Great Barrington — In a rural residential area surrounded by corn and hay fields and rolling vistas, owners of what is now a small-town airport have expansion plans that have neighbors flooding town officials with emails opposing the project.
Berkshire Aviation Enterprises Inc. (BAE) is asking the town for a special permit for three new, prefabricated metal hangars 147 feet long by 50 feet wide, 18 parking spaces, a new taxi way and an access road off Seekonk Cross Road.
But since the Walter J. Koladza Airport doesn’t technically have a permit to exist since it was built before the town had zoning regulations, it will go to the Selectboard Monday (Feb. 13) for that official stamp of compliance before it presents its expansion plans. Right now, it sits in a residential zone.
The owners are getting these affairs in order in preparation for their bigger ask of the Selectboard next week after the Planning Board gave it a thumbs up recommendation. Board chair Brandee Nelson had suggested a balloon test to get a sense of the building height and footprint and that will happen later this week.
But neighbors say the increase in aviation activity and ground traffic will seriously alter the feel – and possibly the safety – of the area.
Mike Peretti has lived there for 53 years,and says he’s never had any concerns about the airport until the last four to five years. “Things are bulging at the seams,” he said. “There’s heavier usage, private helicopters – the military is using it pretty regularly at night.”
There are also concerns that their special permit will allow future expansion. And since the airport is close to the Green River and aquifer, the town’s water supply, there are concerns that even the 500-foot setback from the river won’t totally protect it from a bigger, busier airport and more runoff potential.
“What are we doing here?” Peretti said. “What do we want this to be? Once you start going to the next level, I don’t know what’s going to happen.”
Seekonk Cross Road resident Joseph Krummel wrote to the Selectboard with these further concerns about the airport expansion, among others. BAE’s plans, he wrote, “will turn this “country airfield” into a sterile commercial airport. It sounds like semantics, but one can envision what will come next, such as security fencing, a widened runway, newly paved and lighted taxiways, the additional hangars with flood-lights, and new lighting for not just flight operations but also for the parking lots, access roads, and additional buildings. And of course accompanying this expansion will be the increase in flight operations from larger aircraft that will use the modernized facilities as a private charter operation.”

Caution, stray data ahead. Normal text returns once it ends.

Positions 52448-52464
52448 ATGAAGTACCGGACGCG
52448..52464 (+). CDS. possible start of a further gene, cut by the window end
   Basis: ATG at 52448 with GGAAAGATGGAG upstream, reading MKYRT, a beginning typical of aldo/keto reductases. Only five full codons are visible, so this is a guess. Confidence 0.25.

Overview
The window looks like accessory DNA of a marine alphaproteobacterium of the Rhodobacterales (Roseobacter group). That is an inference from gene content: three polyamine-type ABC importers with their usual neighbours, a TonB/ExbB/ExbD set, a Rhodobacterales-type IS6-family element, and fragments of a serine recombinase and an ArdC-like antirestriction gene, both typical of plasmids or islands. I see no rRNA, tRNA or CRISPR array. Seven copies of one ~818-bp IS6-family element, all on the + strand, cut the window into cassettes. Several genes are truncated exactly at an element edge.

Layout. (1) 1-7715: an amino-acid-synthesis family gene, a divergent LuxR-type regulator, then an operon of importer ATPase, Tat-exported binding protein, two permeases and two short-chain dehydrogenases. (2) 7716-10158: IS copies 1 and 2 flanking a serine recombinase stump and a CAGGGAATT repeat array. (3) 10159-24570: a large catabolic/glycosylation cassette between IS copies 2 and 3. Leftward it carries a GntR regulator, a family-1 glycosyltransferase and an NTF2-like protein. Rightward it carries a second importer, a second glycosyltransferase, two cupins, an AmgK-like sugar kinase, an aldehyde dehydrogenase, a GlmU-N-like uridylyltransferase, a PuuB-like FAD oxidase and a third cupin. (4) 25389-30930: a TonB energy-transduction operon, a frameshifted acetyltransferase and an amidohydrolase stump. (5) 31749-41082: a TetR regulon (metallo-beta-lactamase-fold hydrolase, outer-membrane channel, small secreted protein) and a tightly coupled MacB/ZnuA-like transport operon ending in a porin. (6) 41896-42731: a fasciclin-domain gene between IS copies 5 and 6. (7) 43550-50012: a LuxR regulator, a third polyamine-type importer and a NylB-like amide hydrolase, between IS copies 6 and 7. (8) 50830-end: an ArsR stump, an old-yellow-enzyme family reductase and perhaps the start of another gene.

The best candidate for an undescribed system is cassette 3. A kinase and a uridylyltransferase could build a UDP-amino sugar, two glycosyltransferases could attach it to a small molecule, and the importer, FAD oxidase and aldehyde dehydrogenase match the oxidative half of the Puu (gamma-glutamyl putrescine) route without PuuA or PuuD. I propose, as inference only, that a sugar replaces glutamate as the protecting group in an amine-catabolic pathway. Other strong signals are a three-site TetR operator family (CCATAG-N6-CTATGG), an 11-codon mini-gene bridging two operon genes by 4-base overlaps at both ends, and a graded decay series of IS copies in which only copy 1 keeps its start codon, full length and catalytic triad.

But part owner Thomas Vigneron, a flight instructor and charter pilot, told The Edge things aren’t going to change that much given the limitations of a 2,500-foot (half-mile) runway that has pilots often choosing to land in Pittsfield.
“It will still be a fun little airport,” he said, noting that the plan for new hangars is in response to airplane owners who are using tie-downs outside and have asked for indoor space.
Vigneron said while, yes, this expansion would accommodate more planes, it wouldn’t be by much. But he did say that asking the town for a special permit will keep BAE from having to return to the town each time it wants to add something.
Right now around 50 airplanes are tied down on the field alongside Route 71 where there is a parking area, administrative office and self-fueling area.
“It’s mostly to accommodate our existing customers who have been asking for this for a long time, because they have a fair amount of money invested in their aircraft and want to store them inside.”
He also said some second homeowners have said they would keep their planes here “if we had a nice hangar.”
Vigneron, a Great Barrington native, said the hangars would have internal dividers to give each airplane its own space and door.
He further said the roughly $4 million in BAE’s grant requests to the Massachusetts Department of Transportation (MassDOT) do not appear to be coming through. But he said MassDOT would likely pay for 80 percent of paving and other costs and, several years ago, funded an $80,000 runway rehab because it is for free public use. He said the state wouldn’t help BAE build hangars, however.
He said the expansion was one financial strategy to help the airport break even. He said BAE makes money right now from the maintenance shop and fuel sales, with overnight tie-down fees for transient pilots. He said BAE does not get income from the military for practice runs.
And it is this “presence of Blackhawks for training” and “the large volume of student pilots,” along with the added threat to the water supply that worries Marcia Stamell.
The plan, she wrote in an email to the Selectboard, may add safety risks, “will pollute the air, and will undermine both the view-shed and the quiet nature of a modest, close-knit neighborhood.”
She called it “a pilot’s expanded playground” without any benefits to the town, like jobs. “It will just cheapen a part of town for private profit and the convenience of a select few.”